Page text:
Indeed, the Illustrated Crystal Palace Gazette was intent on calling the Crystal Palace the People’s Palace, for the exhibitions it was set to contain had the potential to educate the masses, and so it was not ‘merely a spectacle or playground – an English Versailles, or upper Vauxhall, an Alhambra of pleasure.’ And so, the ‘primary purpose’ of the new Palace publication was to ‘chronicle the progress of the Palace and the Exhibition,’ endeavouring to ‘analyse and illustrate their contents.’
So within the pages of the Illustrated Crystal Palace Gazette, which was published by A & S Cockshaw from Ludgate Hill, you could find descriptions and illustrations of the various exhibitions to be found at the Crystal Palace, as well as articles discussing the infrastructure and the issues facing the building of such an edifice, including ‘Sydenham and Its Want of Drainage.’ The newspaper also featured original poetry, and ‘The News of the Month.’
Our next new title of the week is the South London Advertiser. First published in 1862, the South London Advertiser was a weekly newspaper which appeared every Saturday priced at one penny. Featuring a range of international and national news, including the latest from France, Mexico, China, Rome and America, as well as reports from Birmingham, Lancashire, and the local London area, the South London Advertiser also featured a range of special interest columns, such as ‘The Arts and Literature,’ ‘Political Gossip’ and ‘Farming and Gardening,’ alongside two pages of advertisements.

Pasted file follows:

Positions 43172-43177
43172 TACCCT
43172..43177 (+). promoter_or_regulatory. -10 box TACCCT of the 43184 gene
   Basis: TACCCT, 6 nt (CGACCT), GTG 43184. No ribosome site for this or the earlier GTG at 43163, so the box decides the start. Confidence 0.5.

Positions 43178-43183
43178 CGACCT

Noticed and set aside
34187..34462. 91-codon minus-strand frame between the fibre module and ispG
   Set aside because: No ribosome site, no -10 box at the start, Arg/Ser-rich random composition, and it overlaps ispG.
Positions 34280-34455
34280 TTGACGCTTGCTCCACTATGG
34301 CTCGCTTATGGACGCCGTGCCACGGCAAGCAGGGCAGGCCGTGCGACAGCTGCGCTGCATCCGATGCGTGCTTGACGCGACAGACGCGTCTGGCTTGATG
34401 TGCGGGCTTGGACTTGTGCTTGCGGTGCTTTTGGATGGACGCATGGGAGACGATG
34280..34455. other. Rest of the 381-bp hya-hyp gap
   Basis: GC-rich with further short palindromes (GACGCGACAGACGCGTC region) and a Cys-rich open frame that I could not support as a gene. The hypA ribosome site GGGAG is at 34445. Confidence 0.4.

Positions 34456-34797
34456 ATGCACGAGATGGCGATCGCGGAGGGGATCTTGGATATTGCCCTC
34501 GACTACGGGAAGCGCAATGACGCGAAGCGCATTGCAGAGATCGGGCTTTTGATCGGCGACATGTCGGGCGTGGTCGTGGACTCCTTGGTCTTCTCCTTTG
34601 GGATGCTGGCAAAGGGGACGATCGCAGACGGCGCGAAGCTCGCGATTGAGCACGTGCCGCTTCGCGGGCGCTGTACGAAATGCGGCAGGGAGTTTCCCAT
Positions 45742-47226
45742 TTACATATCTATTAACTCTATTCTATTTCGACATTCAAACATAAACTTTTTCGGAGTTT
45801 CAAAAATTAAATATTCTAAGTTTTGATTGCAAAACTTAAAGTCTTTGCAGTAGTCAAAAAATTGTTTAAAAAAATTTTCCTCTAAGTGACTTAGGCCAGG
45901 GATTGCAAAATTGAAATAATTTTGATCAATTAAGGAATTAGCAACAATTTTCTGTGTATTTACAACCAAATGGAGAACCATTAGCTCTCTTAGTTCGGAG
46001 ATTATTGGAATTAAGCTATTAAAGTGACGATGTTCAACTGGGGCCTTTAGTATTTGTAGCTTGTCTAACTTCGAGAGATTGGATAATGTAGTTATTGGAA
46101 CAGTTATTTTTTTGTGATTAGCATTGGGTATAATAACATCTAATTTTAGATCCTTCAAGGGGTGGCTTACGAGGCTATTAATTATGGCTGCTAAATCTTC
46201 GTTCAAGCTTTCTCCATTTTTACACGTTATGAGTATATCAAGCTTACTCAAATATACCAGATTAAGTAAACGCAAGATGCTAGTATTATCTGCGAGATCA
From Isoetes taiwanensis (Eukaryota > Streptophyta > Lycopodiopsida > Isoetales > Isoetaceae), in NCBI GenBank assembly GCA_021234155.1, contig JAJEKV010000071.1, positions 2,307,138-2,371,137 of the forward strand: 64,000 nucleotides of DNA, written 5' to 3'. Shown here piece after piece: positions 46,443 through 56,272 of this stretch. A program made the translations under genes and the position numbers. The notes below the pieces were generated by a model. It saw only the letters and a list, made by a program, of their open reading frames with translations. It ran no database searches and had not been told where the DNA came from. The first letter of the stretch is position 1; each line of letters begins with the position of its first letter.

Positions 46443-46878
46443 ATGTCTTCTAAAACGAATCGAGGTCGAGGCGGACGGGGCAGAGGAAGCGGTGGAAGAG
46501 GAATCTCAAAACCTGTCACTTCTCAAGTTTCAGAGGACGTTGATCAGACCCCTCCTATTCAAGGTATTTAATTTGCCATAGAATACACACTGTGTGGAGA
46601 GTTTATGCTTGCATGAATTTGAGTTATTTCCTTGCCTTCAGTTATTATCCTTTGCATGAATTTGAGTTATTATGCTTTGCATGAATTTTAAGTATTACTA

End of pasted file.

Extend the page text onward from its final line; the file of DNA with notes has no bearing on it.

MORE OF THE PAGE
Our penultimate new title of the week is the historic Surrey Herald and County Advertiser. First published from 46 Fleet Street on 20 December 1826 at the cost of seven pence, the Surrey Herald appeared every Wednesday and consisted of four pages. Containing both national and international news, for example the latest from Madrid and news of a fire at Bristol, this newspaper also had a heavy bias towards police and law news, featuring reports from the Old Bailey and Bow Street.
The Surrey Herald also contained news of accidents and offences, shipping intelligence, as well as news from the theatres in a column entitled ‘Green Room Echoes.’ The newspaper sometimes also included illustrations, its first edition for example showcasing a portrait of Donna Isabel Maria, Princess Regent of Portugal, whilst in January 1827 its front page pictured the funeral of Prince Frederick, the Duke of York, brother to King George IV.
We have one more new title this week – the wonderful Tichborne Gazette – but more on that later!
Meanwhile, we have updated eighteen of our existing titles this week, with updates to two of our specialist titles, entertainment publication the Music Hall and Theatre Review and shipping newspaper Lloyd’s List. We also have extensive updates to two of our Lincolnshire titles, numbering over 20,000 pages in all, with pages added to the Grantham Journal and the Spalding Guardian.
The Case of Sir Roger Tichborne
We have saved perhaps the most fascinating of our new titles to the end – the Tichborne Gazette. The Tichborne Gazette was first published on 28 May 1872 at the cost of one penny, to further the cause of man who claimed to be Sir Roger Tichborne.
The Tichborne case was a veritable cause célèbre of the Victorian era. Sir Roger Tichborne, the young heir to his family estates, was travelling at the age of 25 in 1854 when he disappeared, and was supposed to have been killed in a shipwreck. However, news reached his mother Lady Tichborne that he may have reached Australia, and so she advertised extensively in that country in the hopes of finding her son.